Thursday, 19 May 2011

There's nothing like a lad

"You can frolic with a sailor,
Fantasise over a gaoler,
Imagine yourself between the thighs of a big Norwegian whaler.
But there's nothing like a lad,
A youth who'll come and go,
There's nothing like a lad
Lettered GPO!"

John-John and I went to the tiny "Over the Stag" Theatre last night (Wednesday) - literally, upstairs in The Stag gay pub in Victoria - to see the much-anticipated musical about a great Victorian sex scandal, Cleveland Street. A little gem of a production it was too!

With its Music Hall/Gilbert & Sullivan-style musical numbers, the tale is all about the procurement of post boys to satisfy the lusts of a succession of "respectable gentlemen" of the time.

Among of the clients who regularly visited the male brothel at 19 Cleveland Street were Lord Arthur Somerset (son of the Duke of Beaufort and equerry to the Prince of Wales), the Earl of Euston (William FitzRoy, heir to the Duchy of Grafton), and a Colonel Jervoise from Winchester - otherwise known as "Mr Black", "Mr Green" and "Mr Brown". Another alleged visitor was Queen Victoria's grandson, Prince Albert Edward Victor (known more popularly as Prince Eddy).

As the story unfolds it reveals the true exent of Victorian hypocrisy, and how the establishment always looks after its own. Despite a high-level police raid none of the clients of the brothel were ever charged, even though homosexuality was illegal at the time. At the subsequent trial, two of the boys Henry Newlove and George Veck were found guilty of procurement but received light sentences of less than a year. Lord Arthur Somerset escaped to Vienna and resigned from the Guards and the royal household. He died in France in 1926. Prince Eddy was sent off to India on a lengthy tour of duty.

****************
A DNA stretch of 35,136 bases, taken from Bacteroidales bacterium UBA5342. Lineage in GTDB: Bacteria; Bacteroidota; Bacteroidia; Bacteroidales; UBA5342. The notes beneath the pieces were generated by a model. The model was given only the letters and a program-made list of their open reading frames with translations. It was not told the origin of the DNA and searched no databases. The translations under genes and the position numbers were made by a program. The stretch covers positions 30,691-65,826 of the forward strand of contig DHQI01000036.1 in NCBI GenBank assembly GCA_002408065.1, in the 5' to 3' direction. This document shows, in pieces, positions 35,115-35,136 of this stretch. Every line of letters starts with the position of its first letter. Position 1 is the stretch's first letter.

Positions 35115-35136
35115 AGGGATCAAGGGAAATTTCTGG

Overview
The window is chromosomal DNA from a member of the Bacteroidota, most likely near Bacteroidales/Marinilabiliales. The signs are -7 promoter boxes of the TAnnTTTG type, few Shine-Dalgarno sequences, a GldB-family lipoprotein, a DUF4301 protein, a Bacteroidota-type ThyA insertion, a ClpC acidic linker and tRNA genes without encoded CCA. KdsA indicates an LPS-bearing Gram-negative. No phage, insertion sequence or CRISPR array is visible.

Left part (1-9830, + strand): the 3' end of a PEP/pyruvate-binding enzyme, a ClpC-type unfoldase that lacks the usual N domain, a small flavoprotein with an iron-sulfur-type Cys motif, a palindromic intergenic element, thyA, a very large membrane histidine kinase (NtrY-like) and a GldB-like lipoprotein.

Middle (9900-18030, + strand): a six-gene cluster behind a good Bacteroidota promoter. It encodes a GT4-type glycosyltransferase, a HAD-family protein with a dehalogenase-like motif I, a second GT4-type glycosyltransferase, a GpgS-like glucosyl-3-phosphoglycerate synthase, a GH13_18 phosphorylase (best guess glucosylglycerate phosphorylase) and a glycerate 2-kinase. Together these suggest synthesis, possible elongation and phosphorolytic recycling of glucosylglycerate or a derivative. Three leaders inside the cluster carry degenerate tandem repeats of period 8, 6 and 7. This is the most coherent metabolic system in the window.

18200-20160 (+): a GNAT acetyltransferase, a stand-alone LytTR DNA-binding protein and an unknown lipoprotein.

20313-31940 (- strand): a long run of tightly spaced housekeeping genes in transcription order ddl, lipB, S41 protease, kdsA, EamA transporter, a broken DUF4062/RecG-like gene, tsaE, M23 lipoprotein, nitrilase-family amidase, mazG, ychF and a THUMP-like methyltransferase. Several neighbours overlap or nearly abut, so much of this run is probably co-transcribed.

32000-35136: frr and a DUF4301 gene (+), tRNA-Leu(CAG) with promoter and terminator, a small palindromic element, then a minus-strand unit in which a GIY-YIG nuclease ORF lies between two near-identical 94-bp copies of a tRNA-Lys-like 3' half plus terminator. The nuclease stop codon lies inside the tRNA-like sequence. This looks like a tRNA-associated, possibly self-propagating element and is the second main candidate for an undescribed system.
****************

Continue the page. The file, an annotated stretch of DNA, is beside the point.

During a second trial, Lord Euston claimed in the box that he had attended the house in the belief that he was going to watch heterosexual poses plastiques, or the Victorian version of a strip show. Ironically, the only person sentenced to a lengthy prison sentence was the proprietor of a local London newspaper who had dared to print the truth but was sued for libel by the Earl. In effect, the scandal was "brushed under the carpet" by high society.

The ribald songs, including There Ought To Be A Law Against It, Nothing Like A Lad, Rum, Buggery And The Lash and Climbing The Ladder, Passing The Buck, take the tale from the beginnings of the brothel and the initial procurement of fresh boys and new clients (mainly by the story's narrator, the real-life gay rogue John Saul) through to the police raid, the escape of the brothel's "Madam" Charles Hammond to France, and the consequences afterwards.

Cleveland Street the Musical avoids too much in the way of tawdriness and serious social commentary, rather it celebrates the enjoyment that the naughtiness brought to all concerned, until its collapse under the weight of prudish hypocritical "morality" of society at the time.

Yes, you do get to see some cock, and the players are rather cute - which also makes for an enjoyable evening's entertainment - but the whole in this case is more than just a sum of its parts. It is a bloody good night out - but it's only booking to the end of May so you'd better be quick!

Cleveland Street - The Musical

1 comment:

  1. It was a fantastic show. I'd definitely go to see it again. J-Jx


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